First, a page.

After a frustrating 12 months for businesses, where the government has repeatedly sent out mixed signals on what ‘Brexit Means Brexit’ actually means, on the first day of the Brexit negotiations we finally found out!
On Sunday we were told that the government is still pursuing a hard Brexit, and the UK will leave the customs union and the single market.
“We’re leaving the EU, and because we’re leaving the EU we will be leaving the single market and, by the way, we’ll be leaving the customs union.”
To avoid the cliff-edge, industry must now hope for an interim agreement or that an FTA can be agreed by the time the UK leaves.
… but the effects of a hard Brexit are unwanted.
Recognising that leaving the single market and customs union would be “a very, very bad outcome for Britain” Hammond said that the ultimate goal is to have an agreement that enables “British goods to flow freely backwards and forwards across the border with the European Union.”
The UK will move:
“seamlessly from the customs union that we’re in at the moment, to a new arrangement in the future that will continue to allow British goods to flow, not just without tariffs … [but] without delays in bureaucracy.”
This means that leaving the single market and customs union will be “via a slope not a cliff-edge,” presumably with the FTA being the counterbalancing ‘upward’ slope to compensate for leaving.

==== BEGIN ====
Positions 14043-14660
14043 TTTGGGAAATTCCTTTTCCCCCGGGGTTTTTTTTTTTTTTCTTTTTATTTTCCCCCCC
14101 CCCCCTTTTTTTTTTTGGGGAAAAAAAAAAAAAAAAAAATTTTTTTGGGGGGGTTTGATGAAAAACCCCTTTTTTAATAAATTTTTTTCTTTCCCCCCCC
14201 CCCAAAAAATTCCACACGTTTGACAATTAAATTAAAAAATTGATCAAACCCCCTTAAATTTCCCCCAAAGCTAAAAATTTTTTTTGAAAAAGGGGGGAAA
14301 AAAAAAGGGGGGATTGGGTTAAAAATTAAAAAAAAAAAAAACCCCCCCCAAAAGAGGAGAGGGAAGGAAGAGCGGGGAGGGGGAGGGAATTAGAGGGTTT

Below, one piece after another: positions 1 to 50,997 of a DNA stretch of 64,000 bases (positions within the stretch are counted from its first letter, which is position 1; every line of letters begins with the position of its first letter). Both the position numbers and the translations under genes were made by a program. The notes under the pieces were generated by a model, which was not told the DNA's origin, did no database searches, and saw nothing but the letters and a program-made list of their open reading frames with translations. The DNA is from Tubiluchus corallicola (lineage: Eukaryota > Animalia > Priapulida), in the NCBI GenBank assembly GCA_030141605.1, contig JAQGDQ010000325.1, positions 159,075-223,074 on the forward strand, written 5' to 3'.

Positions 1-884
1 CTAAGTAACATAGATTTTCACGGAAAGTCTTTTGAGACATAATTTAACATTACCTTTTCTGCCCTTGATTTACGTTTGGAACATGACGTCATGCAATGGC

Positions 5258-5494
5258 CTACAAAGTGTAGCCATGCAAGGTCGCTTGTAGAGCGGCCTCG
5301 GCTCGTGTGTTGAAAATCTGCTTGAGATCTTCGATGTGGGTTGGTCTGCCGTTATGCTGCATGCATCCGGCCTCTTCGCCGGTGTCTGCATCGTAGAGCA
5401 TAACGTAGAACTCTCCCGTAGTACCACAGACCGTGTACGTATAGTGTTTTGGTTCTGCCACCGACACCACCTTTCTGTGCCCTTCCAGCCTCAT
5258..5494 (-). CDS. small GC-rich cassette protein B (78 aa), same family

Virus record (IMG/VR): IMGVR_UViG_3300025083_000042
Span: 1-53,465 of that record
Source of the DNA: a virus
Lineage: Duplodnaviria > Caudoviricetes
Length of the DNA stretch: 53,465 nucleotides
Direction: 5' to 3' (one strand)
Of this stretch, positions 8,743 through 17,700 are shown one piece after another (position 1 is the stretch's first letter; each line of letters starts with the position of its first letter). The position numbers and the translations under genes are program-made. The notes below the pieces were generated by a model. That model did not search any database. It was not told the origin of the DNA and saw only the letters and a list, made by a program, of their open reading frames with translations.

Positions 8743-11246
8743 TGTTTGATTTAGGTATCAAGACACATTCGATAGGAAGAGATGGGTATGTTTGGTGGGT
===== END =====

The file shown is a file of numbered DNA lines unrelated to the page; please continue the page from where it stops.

Therefore to continue with the benefits of a single market and customs union – a soft Brexit, in other words!
The ‘Row of the Summer’ Lasts Until Lunchtime
David Davis had promised to turn the issue of parallel negotiating (negotiating the ‘divorce’ agreement and the free trade agreement) into the “row of the summer” – the UK wanted to run both together, but the EU did not.
They will be held sequentially, as the EU had demanded, and instead of the issue being a row amongst equal parties, the EU said that,
“The UK has asked to leave the EU, not the other way around, so we each have to assume the consequences of our decisions and the consequences are substantial.”
In the current heat wave, it looks like it will be a very long hot uncomfortable summer for the UK government where the parties’ negotiating power will become clearer over time.